The solution to the conundrum seems to be that a process with hiding is not the same as the process without hiding. The solution seems to be that an event that is to be hidden must satisfy both the conditions (i) it is completely under the control of the process and needs nothing from the environment, and (ii) it is promptly on offer where written at a state. Neither of these conditions are required if the event is not to be hidden. In particular, (ii) is replaced with the possibility that the event may be immediately on offer OR it may only be offered after a long time. Thus, the {b} that may be refused in the sliding choice above is really a {b,c} where it counts as refusal if c wins the race, while the {a} that must be accepted is really an {a,c} without the b, so that it has to accept the c, and the a may arrive later and if early stays on offer until c is executed. The second case is easier to understand since the original top may insist on b even though c was on offer, and then get hung on an offer of {a} even if it really means {a,c}; or it may take c and get hung on an offer of {b} after that.

I think this links up nicely with my Ground Truth stuff (Fringe, CPA2017), which basically defines "promptly" as a Straight Sweep, which means a continuous stream of executed instructions, without blocking within the process - but allowing overlapping of multiple sub-processes and communication - leads to the event in question. See Active Sweep, Progress, and Straight Sweep in the first Fringe, slides 9 and 10. It refers to Transputers, both soft and hard linked, but the same thing will work for any reasonable processor. Fast, busy execution without divergences will get to the event in microseconds or less, while human-scale events from the environment take a big fraction of a second or more. So the distinction is practically clear, if not theoretically.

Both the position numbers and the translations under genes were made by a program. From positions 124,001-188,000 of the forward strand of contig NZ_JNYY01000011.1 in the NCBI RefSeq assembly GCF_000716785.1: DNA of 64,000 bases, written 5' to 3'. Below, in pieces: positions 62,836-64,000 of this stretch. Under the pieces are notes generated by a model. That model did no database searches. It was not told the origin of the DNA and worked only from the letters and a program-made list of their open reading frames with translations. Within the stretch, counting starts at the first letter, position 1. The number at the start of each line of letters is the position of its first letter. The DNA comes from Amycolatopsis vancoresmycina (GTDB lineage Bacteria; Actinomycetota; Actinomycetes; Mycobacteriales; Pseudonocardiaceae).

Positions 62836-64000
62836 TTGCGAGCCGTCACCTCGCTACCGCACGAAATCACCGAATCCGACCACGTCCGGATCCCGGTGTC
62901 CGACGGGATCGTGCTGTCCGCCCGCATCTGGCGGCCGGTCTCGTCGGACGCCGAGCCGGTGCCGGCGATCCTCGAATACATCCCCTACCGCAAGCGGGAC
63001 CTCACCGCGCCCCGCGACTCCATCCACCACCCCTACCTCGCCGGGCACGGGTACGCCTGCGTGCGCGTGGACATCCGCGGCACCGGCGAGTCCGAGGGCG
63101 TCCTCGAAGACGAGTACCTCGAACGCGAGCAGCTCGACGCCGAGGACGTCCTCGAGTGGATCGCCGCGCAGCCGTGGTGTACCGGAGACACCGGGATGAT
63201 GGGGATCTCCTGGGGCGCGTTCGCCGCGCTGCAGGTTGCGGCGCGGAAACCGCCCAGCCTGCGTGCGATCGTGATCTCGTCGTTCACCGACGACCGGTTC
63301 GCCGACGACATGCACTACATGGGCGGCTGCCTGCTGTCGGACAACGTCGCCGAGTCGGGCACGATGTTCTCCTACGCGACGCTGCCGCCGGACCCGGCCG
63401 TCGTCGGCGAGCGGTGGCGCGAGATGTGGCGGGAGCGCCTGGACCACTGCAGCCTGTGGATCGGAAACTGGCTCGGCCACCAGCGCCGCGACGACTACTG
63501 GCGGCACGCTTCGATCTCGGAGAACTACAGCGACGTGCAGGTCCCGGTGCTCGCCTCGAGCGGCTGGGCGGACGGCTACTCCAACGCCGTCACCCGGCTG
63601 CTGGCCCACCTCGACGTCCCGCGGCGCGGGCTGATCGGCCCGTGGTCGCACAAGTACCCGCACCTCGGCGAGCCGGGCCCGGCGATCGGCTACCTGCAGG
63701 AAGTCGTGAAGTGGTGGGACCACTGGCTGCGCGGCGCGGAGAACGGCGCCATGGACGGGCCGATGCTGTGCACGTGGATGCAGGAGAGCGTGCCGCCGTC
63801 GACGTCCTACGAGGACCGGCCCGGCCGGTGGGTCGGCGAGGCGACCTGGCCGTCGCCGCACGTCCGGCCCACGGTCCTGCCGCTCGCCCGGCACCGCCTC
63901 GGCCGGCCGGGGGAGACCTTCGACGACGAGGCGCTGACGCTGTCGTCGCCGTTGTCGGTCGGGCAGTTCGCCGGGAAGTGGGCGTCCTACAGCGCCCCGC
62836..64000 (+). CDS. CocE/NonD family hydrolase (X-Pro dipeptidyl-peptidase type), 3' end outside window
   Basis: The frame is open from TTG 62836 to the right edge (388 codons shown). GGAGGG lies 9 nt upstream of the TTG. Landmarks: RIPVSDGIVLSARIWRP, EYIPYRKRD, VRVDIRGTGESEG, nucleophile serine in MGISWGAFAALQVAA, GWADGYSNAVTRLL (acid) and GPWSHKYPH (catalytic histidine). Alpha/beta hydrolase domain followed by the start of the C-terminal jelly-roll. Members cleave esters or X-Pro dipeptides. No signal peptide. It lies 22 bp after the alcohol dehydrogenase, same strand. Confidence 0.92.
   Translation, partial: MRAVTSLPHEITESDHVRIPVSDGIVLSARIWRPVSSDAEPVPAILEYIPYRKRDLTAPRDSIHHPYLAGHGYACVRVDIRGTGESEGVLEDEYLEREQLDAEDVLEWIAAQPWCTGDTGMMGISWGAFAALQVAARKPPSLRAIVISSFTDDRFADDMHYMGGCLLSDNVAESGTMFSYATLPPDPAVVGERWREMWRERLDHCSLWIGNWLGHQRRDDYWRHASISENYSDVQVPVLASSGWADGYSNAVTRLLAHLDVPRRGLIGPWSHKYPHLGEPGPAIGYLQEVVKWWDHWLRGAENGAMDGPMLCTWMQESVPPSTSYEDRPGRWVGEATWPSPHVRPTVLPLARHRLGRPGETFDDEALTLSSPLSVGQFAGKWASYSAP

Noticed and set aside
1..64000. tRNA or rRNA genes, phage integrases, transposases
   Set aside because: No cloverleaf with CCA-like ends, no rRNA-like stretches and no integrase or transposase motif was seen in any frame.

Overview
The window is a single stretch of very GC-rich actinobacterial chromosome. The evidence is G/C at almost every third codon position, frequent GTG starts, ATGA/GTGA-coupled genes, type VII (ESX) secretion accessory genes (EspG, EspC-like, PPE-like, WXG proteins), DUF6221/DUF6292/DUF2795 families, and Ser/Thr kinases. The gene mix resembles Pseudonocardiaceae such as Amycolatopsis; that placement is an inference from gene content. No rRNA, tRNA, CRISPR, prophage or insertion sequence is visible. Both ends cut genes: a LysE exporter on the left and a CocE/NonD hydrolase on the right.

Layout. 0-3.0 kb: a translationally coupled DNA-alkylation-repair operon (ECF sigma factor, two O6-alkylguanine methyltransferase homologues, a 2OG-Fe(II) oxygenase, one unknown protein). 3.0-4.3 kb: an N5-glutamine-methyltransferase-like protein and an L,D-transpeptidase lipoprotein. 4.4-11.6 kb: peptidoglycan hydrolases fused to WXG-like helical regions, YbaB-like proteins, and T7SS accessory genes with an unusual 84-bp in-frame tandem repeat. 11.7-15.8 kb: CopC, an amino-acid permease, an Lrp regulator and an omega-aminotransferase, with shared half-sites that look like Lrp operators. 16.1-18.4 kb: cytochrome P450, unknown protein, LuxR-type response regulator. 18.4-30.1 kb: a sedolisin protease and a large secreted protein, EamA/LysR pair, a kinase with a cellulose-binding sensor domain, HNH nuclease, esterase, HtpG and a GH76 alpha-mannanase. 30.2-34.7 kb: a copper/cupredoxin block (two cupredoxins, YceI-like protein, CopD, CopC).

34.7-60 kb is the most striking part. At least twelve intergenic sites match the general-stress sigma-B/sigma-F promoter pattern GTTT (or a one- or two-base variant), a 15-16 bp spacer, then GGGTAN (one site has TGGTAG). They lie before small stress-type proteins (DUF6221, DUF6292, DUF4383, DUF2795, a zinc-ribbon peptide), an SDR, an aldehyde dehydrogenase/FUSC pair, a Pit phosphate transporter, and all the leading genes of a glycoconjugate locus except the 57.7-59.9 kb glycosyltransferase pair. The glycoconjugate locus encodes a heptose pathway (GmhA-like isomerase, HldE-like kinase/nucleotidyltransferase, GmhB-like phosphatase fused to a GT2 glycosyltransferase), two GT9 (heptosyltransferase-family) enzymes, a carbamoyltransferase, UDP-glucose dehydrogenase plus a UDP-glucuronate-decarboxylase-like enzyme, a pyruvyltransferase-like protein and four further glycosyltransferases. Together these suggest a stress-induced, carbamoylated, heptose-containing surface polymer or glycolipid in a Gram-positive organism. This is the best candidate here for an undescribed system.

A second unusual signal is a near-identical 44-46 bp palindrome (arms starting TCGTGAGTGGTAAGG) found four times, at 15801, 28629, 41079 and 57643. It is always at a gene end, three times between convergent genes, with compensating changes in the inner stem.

Larry Dickson

On Dec 22, 2018, at 2:00 PM, Bill Roscoe <awroscoe@xxxxxxxxx> wrote:

The sliding choice operator can be thought of in two ways: as an abstraction of a time-out, so that P [> Q means that the guards in P are available before the timeout, and that there is an additional guard that fires once some time has been reached, and Q is the state then reached.  I have been known to call [> an untamed time-out.

Alternatively think of
ALT g1 P1    Where g1 is c?x
       g2 P2    Where g2 is d?y

And R is a process that uses up some time but doesn’t communicate and doesn’t change the state for simplicity.

The input g2 is offered immediately but is withdrawn when the internal and hidden communication along c occurs, so this behaves like
g2 P2 [> P1[v/x]

Here [> is simply being used to explain what happens in a not completely straightforward parallel/hiding composition.


On Sat, 22 Dec 2018 at 18:59, Larry Dickson <tjoccam@xxxxxxxxxxx> wrote:

You guys really cleaned up my problem with occam 2.5 counted array protocol, thank you! So here is another.

Can anyone come up with an example, in occam running on Transputers or near-Transputers, that models the "sliding choice" that is so often described in CSP literature (the triangle pointing right)? It's OK to add a random function as one might to get nondeterminism |~| . It's got to have the same traces and failures.


Larry Dickson